Cyclone Yaas: Bhubaneswar Buries Power Lines Underground; But Is It Enough To Avert Blackout?

Bhubaneswar: Post Cyclone Fani, the state capital went without power for around 10 days while it stretched to months for affected villages in Puri district.

The damage to power lines by the cyclone triggered an urgency in the administration to go ahead with underground cabling.

The cabling work in Bhubaneswar started in 2016 in the hope to avoid this post calamity scenario. Here’s the progress:

The four routes undertaken back then have been completed and power has supplied to customers, said Sanjay Kumar Mohanty, DGM of Odisha Power Transmission Corporation Limited (OPTCL). The routes with underground electricity in Bhubaneswar are:

Ram Mandir – Rajmahal – Old Airport
Rasulgarh – Cuttack Road – Rabi Talkies
Acharya Vihar – Secretariat – New Airport Road – Old Airport
Vani Vihar to Ram Mandir

After Fani, the first places in Bhubaneswar to get back electricity were the airport, Secretariat and Capital Hospital because of a 132-KV grid line that is buried underground from Chandaka to Unit 8.

Mohanty also informed that similar underground connection work is going on between Nayapalli and Unit-8. “This would make it a ring, if the Chandaka one fails, the other can work,” he explained. Another one is going on at Satyanagar grid, he said.

Cuttack & Puri

Badadanda and Jagannath temple in Puri were one of the first places to get underground electricity in Odisha, Piyush Rout, an urban planner, said. The sea beach road has also got underground cables.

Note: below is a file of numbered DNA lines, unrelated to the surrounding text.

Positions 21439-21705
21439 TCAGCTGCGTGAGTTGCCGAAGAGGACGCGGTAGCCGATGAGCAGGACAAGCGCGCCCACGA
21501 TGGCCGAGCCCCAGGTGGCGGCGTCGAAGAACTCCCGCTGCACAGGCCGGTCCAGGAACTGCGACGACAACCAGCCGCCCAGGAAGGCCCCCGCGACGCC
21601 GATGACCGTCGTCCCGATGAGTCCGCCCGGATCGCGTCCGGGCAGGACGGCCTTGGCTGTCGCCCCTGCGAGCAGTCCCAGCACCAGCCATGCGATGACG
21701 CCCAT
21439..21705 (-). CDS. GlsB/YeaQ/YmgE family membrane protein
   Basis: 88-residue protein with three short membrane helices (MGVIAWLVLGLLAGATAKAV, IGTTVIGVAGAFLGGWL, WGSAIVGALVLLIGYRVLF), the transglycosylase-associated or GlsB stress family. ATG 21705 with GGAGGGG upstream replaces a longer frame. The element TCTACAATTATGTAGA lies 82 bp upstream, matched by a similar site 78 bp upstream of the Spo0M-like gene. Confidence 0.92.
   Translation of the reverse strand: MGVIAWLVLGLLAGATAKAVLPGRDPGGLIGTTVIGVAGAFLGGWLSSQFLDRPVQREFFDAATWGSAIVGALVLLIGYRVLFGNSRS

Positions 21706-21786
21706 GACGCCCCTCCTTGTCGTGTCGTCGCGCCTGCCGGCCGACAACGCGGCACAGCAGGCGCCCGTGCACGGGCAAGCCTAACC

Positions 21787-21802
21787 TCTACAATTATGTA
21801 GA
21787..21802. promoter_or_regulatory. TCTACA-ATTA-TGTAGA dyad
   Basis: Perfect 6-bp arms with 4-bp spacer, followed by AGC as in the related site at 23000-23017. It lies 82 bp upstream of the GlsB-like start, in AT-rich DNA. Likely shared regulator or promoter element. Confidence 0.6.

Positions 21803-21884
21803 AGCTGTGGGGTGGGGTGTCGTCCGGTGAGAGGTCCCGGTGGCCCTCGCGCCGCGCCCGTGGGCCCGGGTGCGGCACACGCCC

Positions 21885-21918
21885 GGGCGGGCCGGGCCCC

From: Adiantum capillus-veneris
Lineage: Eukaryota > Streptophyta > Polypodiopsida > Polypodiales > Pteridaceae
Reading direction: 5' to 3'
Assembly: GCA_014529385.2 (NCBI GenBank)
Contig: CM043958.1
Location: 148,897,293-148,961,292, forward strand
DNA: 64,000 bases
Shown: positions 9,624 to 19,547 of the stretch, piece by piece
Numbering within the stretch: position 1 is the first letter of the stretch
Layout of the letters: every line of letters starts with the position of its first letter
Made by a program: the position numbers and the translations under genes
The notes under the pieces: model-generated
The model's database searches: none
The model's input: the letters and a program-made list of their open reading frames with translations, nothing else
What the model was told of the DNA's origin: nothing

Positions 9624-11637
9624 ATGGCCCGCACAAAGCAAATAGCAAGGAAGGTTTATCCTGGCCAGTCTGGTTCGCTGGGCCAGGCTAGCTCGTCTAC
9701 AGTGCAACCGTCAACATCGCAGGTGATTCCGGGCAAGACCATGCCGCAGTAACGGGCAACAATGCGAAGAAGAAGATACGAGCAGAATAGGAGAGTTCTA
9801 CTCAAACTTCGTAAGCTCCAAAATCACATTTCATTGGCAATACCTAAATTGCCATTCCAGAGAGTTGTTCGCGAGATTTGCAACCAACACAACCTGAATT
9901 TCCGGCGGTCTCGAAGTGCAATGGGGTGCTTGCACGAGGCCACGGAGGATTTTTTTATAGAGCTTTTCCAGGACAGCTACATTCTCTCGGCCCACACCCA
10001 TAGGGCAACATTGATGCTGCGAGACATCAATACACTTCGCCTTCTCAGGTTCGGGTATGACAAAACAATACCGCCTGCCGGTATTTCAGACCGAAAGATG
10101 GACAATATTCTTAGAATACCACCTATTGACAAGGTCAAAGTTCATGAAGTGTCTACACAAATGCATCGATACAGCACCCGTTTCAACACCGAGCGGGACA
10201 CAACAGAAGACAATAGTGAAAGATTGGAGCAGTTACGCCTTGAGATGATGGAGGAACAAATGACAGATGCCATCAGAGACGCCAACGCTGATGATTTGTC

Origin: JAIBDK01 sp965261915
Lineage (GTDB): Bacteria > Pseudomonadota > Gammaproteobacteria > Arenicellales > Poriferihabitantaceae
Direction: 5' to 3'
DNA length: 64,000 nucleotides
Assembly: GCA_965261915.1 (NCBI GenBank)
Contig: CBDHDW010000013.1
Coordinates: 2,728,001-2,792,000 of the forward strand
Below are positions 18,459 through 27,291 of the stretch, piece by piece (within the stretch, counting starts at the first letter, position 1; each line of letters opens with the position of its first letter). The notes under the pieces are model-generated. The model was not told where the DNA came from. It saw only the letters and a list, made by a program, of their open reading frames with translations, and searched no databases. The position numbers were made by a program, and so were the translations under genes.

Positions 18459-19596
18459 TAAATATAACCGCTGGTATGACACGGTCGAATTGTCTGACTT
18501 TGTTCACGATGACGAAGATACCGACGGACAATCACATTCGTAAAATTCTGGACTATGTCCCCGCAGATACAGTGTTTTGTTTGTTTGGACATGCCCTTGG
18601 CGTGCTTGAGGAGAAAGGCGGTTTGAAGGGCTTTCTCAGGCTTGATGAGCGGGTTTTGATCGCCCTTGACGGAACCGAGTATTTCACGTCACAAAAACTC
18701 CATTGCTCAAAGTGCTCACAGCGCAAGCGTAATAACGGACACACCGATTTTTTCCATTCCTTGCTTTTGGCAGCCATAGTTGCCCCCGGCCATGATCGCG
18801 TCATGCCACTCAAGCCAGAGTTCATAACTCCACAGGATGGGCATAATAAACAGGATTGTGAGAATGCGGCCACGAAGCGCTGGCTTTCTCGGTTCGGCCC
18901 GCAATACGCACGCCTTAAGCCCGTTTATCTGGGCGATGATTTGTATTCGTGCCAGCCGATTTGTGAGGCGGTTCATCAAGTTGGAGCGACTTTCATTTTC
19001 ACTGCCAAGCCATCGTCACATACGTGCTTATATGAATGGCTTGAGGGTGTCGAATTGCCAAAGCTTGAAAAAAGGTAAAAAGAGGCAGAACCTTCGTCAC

In Cuttack, Link Road, Bajrakabati Road, Ranihat, and College Chack have been completed, Mohanty informed. SCB Medical College and Hospital is also getting an underground network with the current ongoing revamp.

Challenges & Advantages

While the advantages are many, such as getting electricity back very quickly during a disaster like in the case of Kolkata during cyclone Amphan where most places in the city got back electricity within a day. Kolkata has one of the oldest and most extensive network of underground power lines in India.

Rout pointed out that the return on investment is also good considering the cost of a repair of a single disaster. Along-side that, the economic repercussions are also quite high when people stay without electricity, he added.

Covering entire Bhubaneswar is a big challenge. The grid is not fed via underground cables along the highway, Mohanty mentioned.

The restoration work in the four stretches will definitely be quicker but getting electricity back to the grid will take time.

However, it is difficult to implement in existing cities. Clumsy coordination between departments leads to damage of other underground pipes and cables. Festivals, rain and events like the Hockey World Cup have delayed the work.

The most important drawback of underground power lines is the cost. The cabling cost of each of the routes in Bhubaneswar crossed Rs 100 crore, typically 6-8 times that of overhead lines.


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